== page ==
Letter to the Editor

Open letter from Northview principal

Sunday, March 15, 2009

Dear Parents and Guardians of Northview High School students:

All of us who work with your children at Northview High School believe that we are entrusted with the responsibility of assuring that every student receives quality educational opportunities in a safe and supportive environment, which nurtures students' growth and development. When new social trends and other external factors rise to a level where they could potentially both prevent our students from being successful and have a negative effect on their health and well being, we believe it is our responsibility to alert you, our students' parents and guardians about these issues.

Because you as parents provide your children with the foundation they need to make good choices and to avoid those things, which may cause them harm, we are providing you with information, which will be helpful as you talk to your children about the dangers of misusing both prescription and over-the-counter medications. While we have seen an increase in the number of situations involving our students, research reports also indicate that the abuse of prescription drugs by teenagers is rising at an alarming level nationwide.

The White House Office of National Drug Control Policy recently reported that more teens abuse prescription drugs than any illicit drug other than marijuana. According to the Partnership for a Drug-Free America, one in five teens has abused a prescription pain medication, one in five report abusing prescription stimulants and tranquilizers and one in 10 teens has abused cough medication.

1.What kinds of medications are teens abusing? The National Survey on Drug Use and Health notes that stimulants, pain relievers, tranquilizers and sedatives are commonly abused by teens.
2.Where do teens get prescription drugs? Information provided by "Parents. The Anti-Drug," a parenting website sponsored by the National Youth Anti-Drug Media Campaign, tells us that the number one source of prescription drugs obtained by teens is from home medicine cabinets. Other sources include the Internet, school and social gatherings, a friend or relatives' home and the grocery store and drug store.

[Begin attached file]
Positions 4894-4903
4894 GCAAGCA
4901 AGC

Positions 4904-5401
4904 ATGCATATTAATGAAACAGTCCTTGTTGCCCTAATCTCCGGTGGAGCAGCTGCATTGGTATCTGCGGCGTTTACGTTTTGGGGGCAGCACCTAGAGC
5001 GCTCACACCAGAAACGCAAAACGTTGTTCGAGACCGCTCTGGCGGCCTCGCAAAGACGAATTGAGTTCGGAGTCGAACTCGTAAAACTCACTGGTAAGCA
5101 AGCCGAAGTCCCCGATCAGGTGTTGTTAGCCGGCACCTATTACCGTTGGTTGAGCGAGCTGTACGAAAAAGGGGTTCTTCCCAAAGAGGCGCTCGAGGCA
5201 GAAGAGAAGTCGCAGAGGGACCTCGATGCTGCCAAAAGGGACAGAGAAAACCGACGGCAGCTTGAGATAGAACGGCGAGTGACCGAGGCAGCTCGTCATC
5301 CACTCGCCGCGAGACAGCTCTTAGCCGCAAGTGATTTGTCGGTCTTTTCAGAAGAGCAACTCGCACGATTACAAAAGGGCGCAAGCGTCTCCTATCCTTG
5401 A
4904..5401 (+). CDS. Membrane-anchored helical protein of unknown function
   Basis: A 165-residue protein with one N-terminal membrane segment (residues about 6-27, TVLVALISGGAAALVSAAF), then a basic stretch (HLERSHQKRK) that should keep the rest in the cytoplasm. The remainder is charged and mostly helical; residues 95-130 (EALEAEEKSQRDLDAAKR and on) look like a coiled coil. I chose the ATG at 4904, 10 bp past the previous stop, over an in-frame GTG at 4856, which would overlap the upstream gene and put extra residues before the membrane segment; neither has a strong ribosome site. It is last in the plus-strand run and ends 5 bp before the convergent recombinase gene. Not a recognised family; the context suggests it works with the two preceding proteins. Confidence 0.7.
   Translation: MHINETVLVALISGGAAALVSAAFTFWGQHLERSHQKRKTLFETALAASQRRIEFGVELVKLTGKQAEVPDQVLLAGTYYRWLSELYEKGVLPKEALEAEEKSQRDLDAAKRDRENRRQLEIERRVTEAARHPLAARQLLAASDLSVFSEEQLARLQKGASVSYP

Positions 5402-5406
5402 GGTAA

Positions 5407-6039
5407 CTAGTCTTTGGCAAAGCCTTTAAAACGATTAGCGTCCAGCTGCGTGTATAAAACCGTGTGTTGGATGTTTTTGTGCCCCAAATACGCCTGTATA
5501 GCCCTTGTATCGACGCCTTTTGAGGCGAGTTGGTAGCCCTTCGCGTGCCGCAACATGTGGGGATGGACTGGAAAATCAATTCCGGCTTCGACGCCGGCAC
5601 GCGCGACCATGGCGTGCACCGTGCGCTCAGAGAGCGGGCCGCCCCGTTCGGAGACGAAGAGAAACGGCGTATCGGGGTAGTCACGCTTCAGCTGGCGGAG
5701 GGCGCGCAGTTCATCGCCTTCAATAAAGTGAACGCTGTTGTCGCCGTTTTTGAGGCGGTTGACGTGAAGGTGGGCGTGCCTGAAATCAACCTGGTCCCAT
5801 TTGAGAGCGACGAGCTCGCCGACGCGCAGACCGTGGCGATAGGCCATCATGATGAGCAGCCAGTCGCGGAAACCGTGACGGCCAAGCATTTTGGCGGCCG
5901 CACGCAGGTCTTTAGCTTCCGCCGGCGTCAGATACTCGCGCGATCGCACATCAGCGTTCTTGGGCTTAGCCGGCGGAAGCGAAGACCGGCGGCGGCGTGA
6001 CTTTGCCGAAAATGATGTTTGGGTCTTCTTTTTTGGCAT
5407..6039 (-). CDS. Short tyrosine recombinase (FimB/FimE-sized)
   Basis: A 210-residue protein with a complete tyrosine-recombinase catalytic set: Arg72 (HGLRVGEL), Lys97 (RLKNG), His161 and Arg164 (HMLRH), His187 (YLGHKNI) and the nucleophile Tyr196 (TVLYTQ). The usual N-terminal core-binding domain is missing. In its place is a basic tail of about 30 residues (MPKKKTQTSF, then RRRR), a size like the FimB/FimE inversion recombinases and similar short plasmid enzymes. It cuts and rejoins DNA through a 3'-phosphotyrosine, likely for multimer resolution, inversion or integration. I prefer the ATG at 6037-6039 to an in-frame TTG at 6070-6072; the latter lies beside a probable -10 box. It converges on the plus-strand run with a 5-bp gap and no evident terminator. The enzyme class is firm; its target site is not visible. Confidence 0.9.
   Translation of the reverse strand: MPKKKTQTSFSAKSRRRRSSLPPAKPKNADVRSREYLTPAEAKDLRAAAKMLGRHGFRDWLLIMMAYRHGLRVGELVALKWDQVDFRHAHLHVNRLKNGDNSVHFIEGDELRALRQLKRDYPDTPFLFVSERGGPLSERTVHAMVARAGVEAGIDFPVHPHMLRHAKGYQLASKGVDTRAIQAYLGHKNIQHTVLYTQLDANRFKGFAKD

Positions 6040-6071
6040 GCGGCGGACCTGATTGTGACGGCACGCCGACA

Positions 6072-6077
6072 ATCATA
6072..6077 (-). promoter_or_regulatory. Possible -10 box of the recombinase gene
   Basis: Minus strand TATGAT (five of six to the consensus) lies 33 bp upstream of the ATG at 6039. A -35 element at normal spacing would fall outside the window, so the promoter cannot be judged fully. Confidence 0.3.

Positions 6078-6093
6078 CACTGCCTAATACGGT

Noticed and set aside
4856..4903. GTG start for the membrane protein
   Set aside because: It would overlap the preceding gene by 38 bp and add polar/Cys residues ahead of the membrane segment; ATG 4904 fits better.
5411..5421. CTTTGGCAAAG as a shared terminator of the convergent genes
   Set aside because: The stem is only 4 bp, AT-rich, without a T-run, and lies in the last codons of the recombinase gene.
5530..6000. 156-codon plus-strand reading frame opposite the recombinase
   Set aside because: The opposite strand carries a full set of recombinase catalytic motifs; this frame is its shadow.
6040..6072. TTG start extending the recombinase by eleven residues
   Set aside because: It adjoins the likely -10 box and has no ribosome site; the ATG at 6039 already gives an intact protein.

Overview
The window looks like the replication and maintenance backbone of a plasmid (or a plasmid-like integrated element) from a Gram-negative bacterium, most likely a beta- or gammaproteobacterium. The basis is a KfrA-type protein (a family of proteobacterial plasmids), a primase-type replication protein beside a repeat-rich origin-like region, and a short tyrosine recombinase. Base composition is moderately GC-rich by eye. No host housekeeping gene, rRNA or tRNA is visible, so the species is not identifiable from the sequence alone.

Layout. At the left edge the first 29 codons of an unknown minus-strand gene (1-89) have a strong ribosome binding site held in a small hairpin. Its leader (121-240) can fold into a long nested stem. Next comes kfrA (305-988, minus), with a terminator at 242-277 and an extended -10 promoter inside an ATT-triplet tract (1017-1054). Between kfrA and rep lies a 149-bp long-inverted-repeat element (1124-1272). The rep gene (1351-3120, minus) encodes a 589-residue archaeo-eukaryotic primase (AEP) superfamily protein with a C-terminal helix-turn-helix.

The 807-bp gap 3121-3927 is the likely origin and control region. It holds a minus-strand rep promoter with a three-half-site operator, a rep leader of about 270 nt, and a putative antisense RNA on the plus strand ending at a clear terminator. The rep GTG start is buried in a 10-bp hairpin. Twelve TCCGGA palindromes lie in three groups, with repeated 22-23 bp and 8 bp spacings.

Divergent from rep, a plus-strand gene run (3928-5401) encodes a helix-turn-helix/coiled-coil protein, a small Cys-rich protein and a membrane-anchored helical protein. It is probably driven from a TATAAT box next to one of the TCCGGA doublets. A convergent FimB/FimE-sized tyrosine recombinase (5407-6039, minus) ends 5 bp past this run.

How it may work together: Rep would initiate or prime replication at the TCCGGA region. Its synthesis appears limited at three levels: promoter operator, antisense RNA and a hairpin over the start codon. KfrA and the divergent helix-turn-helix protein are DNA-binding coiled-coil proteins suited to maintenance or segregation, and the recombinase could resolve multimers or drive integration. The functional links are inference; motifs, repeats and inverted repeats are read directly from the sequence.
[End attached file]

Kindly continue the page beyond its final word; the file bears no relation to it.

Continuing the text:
3.What can parents do to prevent their children from misusing prescription and over-the-counter drugs? In their publication, "Prescription Medicine Abuse: A Growing Problem," the Partnership for a Drug-Free America states that parents should keep medications where teens can not get them -- not in the medicine cabinet where there is easy access. In addition, parents should talk to their children about how dangerous prescription medication abuse is. Teens should be told that taking medication which is not prescribed for them by a doctor can be just as dangerous as taking illegal drugs or drinking alcohol.

Dr. Michele Borba, internationally renowned educator, author and motivational speaker, notes that parents should keep track of the medicines on hand at home, avoid stock-piling over-the-counter medication, discard medication no longer used and monitor their children's Internet use. In addition to talking to your children about the dangers of misusing prescription and over-the-counter drugs, experts encourage parents to regularly discuss the dangers of all drug use with their teens.

Let children know that, should they be approached to buy or use any kind of drug, they need to tell a trusted adult. Telling a parent, a relative or an adult who works at their school is the first step in preventing young people from obtaining drugs in the first place. Information shared with school personnel remains confidential.

4.Where can I go for more information or help? Additional information can be obtained on the website for the Partnership for Drug Free America, www.drugfree.org, and on the website for "Parents. The Anti-Drug," at www.theantidrug.com.

You may also want to contact your family doctor, school counselor or school nurse.

We hope you find this information helpful. Working together, we can encourage our young people to remain safe, healthy and focused on success in the classroom. Our partnership will certainly help assure that the students of today will have bright futures tomorrow.

Yours in Education,

Timothy Rayle,

Northview High School Principal